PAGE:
Gore Out of Balance 

Summaries of what's in Time, Newsweek, etc.
March 17 2000 9:30 PM

Gore Out of Balance 


New Republic, March 27


The cover story argues that the Internet and globalization will overcome China's resistance to political change and will lead to democracy. The multiple dialects, distinct script, and geographic isolation that insulated China from Western values are being subverted. A piece predicts that Republicans will bludgeon Al Gore for Earth in the Balance. Religious right radio hosts will emphasize its "New Agey bent." Rust Belt Republicans will underscore Gore's call to get rid of the internal combustion engine. Grover Norquist is already comparing the book to the Unabomber's manifesto.


Economist, March 24

The cover story claims that India and the United States could become key "strategic partners." They agree on new economy issues, and India is emerging as an ideal "counterweight to China." An article explains why the Nasdaq is "ever more volatile." Option trades, which are surging in volume on Nasdaq, are much more destabilizing than traditional stock sales. 


New York Times Magazine, March 19

The cover story laments income segregation. The new, tech rich are cocooned more than the millionaires of yesteryear, who at least had to meet blue-collar workers at the bargaining table.  A photo essay follows a pregnant homeless woman around Santa Monica. She died two days after the last picture was taken. A profile explains why Russians adore acting President Vladimir Putin. While Westerners worry about Putin's KGB past, 70 years of propaganda favorably dispose Russians to Secret Service veterans. And though Westerners deplore the war in Chechnya, Russians think Putin's clampdown is necessary to crush terrorism.


Advocate, March 28

The " Gay Guide to the Oscars" argues that this year's Academy Awards are chock-full of gay themes and gay stars. Among many examples: Gay-themed Best Picture nominee American Beauty is written and produced by gay folks. Jude Law is honored with a nomination for his homoerotic role in The Talented Mr. Ripley. Hilary Swank is recognized for portraying a transsexual in Boys Don't Cry; Chloë Sevigny gets a nomination for playing her lover. Gay director Pedro Almodóvar's All About My Mother is favored for best foreign film.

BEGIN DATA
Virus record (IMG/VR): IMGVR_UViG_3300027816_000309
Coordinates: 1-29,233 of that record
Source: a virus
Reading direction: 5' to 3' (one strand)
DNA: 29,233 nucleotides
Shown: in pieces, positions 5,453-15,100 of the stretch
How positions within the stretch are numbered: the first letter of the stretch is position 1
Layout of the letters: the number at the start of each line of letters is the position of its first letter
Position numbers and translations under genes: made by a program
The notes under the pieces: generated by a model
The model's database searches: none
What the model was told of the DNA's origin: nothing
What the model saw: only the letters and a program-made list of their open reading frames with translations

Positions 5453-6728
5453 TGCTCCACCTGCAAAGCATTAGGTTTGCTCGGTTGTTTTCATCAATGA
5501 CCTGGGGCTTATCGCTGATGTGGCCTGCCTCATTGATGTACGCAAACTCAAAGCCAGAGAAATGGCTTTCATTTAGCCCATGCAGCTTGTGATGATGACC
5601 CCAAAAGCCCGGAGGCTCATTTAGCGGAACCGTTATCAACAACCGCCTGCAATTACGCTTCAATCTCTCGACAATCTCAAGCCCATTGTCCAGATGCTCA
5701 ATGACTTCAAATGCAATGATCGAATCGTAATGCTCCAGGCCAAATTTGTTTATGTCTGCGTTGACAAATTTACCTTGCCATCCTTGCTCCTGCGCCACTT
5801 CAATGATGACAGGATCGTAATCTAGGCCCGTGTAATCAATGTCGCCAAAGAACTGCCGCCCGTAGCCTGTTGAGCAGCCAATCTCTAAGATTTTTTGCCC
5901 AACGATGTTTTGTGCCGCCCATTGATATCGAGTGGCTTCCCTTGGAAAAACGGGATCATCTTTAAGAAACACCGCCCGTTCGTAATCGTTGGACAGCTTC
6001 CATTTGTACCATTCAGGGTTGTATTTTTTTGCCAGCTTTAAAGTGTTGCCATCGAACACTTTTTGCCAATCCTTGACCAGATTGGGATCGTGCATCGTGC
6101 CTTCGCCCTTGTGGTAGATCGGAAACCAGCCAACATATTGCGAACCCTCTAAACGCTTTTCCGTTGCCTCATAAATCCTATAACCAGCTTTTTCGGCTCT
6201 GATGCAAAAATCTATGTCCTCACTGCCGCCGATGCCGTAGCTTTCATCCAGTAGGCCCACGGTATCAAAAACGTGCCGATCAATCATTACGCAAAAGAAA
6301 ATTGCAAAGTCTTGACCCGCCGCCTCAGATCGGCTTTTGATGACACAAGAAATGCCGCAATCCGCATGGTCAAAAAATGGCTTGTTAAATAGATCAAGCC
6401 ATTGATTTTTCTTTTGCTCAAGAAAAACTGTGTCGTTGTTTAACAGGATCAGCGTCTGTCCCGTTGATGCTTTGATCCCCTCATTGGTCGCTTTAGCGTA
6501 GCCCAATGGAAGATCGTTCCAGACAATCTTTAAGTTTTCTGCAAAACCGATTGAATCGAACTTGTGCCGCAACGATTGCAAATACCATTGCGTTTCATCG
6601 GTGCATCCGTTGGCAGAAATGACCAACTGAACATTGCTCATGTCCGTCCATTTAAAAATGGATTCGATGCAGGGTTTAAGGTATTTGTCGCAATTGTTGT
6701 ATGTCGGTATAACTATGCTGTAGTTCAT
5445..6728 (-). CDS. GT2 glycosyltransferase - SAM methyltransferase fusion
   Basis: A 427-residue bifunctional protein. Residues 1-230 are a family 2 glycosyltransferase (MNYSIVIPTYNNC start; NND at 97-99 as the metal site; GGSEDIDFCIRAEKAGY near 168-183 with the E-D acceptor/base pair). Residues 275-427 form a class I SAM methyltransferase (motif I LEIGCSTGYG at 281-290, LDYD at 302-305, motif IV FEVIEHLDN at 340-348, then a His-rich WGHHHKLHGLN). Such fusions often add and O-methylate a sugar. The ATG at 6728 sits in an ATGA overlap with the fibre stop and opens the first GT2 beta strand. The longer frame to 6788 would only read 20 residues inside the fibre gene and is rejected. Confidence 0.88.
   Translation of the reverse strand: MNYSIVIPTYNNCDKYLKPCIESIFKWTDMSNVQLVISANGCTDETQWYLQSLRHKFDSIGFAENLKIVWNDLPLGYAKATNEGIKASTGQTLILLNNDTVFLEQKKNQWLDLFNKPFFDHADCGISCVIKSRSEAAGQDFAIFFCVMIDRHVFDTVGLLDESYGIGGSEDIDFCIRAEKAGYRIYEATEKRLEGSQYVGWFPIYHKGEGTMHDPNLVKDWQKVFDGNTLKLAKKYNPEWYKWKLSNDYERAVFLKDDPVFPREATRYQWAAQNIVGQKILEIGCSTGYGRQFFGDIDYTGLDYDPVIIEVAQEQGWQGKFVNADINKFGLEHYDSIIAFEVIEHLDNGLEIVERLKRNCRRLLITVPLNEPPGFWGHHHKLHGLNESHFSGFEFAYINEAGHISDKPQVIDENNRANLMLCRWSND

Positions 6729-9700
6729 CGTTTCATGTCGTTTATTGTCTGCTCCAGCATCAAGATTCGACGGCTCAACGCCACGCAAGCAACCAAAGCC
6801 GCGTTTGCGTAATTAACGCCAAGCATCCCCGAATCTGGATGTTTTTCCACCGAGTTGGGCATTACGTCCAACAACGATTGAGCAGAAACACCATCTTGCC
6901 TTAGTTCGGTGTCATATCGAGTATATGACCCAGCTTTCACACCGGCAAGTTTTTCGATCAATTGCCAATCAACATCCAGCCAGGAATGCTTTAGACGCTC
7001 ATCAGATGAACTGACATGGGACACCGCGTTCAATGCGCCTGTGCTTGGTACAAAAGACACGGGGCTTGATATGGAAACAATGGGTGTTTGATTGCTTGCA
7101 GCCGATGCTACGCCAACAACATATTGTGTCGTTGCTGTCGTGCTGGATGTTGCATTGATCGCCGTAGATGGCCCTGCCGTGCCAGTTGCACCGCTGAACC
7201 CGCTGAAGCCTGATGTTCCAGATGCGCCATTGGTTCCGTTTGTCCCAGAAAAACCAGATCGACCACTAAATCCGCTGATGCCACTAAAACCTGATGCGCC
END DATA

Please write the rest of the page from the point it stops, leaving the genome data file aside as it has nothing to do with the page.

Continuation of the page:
Atlantic Monthly, April 2000

A cover package of previously unpublished writings by Vladimir Nabokov includes an essay on the transformation of the butterfly: "[W]hat is the feeling of hatching? Oh, no doubt, there is a rush of panic to the head, a thrill of breathless and strange sensation, but then the eyes see, in a flow of sunshine, … the large and awful face of the gaping entomologist." …   An article questions the wisdom of  "regulation by shaming." Companies are forced to disclose harmful ingredients in their products, prompting them to remove the offending ingredients. But because interest groups exaggerate the risks from the ingredients, consumers aren't able to rationally evaluate which products are actually hazardous. A piece condemns France for failing to arrest Bosnian war criminals. Radovan Karadzic openly lives in the French-patrolled sector of Bosnia. As long as indicted suspects remain at large, there can be no peace in the Balkans.



Smash and Grab

Will competitive Senate contests in Kansas and South Dakota lead to more late-breaking races in future elections?

Stop Panicking. America Is Now in Very Good Shape to Respond to the Ebola Crisis.

The 2014 Kansas City Royals Show the Value of Building a Mediocre Baseball Team

The GOP Won’t Win Any Black Votes With Its New “Willie Horton” Ad

Sleater-Kinney Was Once America’s Best Rock Band

Can it be again?


Forget Oculus Rift

This $25 cardboard box turns your phone into an incredibly fun virtual reality experience.

One of Putin’s Favorite Oligarchs Wants to Start an Orthodox Christian Fox News

These Companies in Japan Are More Than 1,000 Years Old

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